over the animals, to protect them from rain, sun, and dust. In
spite of the wealth of al-Inkitdr and the extent of his kingdom,
he admits the sovereignty of al-Faransis (the French king), and
when there is an assembly, he performs his service by presenting
before (the ruler of France) a vessel of food, by ancient custom.
In the north of island of England and somewhat north of Britain
is the island of England and somewhat north of Britain is the
island of Ireland (Irlandah). The extent of its length is about
twelve days, and its breadth in the middle is about four days.
It is well known for its numerous disturbances (fitan). Its people
were Norsemen before they became Christians, following their neighbours.
From it is exported much copper and tin. . . . And among the islands
of the Encircling Ocean is the Island of Tuli (Thule), which is
in the North Encircling Ocean. It is the extremity of habitation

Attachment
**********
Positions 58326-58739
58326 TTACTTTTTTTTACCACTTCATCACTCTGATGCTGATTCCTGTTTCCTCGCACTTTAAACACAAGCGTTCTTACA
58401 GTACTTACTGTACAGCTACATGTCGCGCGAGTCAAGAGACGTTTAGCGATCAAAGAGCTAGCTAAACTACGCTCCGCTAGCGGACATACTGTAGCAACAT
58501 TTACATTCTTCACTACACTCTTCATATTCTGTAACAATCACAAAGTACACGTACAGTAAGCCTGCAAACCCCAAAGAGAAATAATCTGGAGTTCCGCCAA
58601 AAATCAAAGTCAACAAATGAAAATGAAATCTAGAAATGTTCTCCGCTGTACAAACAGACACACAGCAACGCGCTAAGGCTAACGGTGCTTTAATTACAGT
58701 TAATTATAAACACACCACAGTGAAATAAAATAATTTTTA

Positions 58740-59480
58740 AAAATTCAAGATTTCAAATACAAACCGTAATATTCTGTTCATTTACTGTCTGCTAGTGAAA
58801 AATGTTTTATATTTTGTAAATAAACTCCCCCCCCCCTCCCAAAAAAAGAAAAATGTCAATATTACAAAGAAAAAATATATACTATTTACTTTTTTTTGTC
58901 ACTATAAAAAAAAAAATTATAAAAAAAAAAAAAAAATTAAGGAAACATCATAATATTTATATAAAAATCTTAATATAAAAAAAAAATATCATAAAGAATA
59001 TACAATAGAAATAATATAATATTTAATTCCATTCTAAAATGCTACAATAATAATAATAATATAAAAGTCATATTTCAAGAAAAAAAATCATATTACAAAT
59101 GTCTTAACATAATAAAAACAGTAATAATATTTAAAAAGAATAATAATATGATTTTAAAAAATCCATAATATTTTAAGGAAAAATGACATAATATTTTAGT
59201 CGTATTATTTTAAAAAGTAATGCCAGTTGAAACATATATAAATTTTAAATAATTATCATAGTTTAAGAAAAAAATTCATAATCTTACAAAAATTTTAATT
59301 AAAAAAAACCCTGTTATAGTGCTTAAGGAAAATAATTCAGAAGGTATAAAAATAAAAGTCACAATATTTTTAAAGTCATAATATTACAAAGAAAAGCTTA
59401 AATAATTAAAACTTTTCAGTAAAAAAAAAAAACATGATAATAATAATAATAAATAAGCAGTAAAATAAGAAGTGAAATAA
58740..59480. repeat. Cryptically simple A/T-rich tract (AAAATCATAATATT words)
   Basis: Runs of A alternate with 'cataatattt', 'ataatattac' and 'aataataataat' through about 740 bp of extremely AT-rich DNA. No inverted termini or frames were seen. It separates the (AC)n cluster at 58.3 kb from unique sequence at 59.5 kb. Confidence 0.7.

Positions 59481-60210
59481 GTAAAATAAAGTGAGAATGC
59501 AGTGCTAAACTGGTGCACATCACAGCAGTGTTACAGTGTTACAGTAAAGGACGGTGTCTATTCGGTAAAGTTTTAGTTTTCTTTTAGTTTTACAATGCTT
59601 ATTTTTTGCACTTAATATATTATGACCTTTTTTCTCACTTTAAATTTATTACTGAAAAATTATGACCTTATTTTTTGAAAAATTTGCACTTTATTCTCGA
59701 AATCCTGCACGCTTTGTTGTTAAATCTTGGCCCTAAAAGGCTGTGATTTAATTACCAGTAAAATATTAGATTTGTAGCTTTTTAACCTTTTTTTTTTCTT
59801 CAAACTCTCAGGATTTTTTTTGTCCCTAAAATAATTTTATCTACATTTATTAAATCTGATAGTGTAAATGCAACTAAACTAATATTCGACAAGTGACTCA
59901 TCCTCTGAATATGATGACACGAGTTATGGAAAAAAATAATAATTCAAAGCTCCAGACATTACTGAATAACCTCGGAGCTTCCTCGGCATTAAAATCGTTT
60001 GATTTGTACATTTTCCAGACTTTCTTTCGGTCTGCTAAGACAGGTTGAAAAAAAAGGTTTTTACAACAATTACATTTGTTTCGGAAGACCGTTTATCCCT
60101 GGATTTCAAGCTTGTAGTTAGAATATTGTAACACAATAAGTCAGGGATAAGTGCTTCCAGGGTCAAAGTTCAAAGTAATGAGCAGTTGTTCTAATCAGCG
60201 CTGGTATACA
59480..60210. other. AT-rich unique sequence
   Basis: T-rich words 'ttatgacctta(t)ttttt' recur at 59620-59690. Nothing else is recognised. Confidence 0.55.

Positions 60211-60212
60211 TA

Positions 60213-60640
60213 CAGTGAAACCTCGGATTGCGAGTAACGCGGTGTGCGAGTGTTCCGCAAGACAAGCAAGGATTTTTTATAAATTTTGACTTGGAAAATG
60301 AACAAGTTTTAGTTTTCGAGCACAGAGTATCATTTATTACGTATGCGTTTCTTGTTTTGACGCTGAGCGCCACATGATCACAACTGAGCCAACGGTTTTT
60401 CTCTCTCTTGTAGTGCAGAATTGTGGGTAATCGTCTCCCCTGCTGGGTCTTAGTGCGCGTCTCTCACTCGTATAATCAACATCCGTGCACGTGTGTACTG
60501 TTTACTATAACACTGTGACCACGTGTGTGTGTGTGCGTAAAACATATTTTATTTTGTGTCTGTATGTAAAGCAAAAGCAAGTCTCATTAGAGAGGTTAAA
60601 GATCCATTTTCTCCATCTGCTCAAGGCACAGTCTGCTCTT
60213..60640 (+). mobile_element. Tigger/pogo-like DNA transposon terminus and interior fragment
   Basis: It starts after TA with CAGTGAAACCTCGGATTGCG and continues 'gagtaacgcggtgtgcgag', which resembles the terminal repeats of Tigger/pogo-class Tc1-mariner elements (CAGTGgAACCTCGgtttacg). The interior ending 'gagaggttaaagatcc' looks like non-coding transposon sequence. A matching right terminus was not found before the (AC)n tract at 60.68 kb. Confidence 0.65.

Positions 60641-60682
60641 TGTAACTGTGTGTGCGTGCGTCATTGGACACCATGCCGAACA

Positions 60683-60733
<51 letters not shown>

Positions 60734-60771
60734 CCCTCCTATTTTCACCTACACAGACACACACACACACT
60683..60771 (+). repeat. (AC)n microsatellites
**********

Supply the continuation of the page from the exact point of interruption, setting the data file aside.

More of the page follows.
in the North.'
Another passage"24" confirms
what has been here said about the export :petals to France. `Ibn
Said said: And to the east of Bordeaux is the city of Toulouse....
The river (sc. Garonne) is south of it, and ships from the Encircling
Ocean ascend it, with tin and copper, which they bring from the
island of England and the island of Ireland. It is carried on
pack-animals to Narbonne, and taken from there on the ships of
the Franks to Alexandria.'
Abu'l-Fidd' is clearly under heavy obligations here to Ibn Said
'Maghribi (c. 610/i214-673/i274), who evidently had new and somewhat
accurate information about the British Isles. Al-Inkitar (parallel,
apparently, to al-Faransis for the king of France) may be due
to a mistake. The historian Baha' ad-Din b. Shaddad, whose work
is here quoted, spoke of malik al-Inkitar, so that al-Inkitdr
is simply `England' (though indeed the :form may have been current
as Ibn Said used it)."25"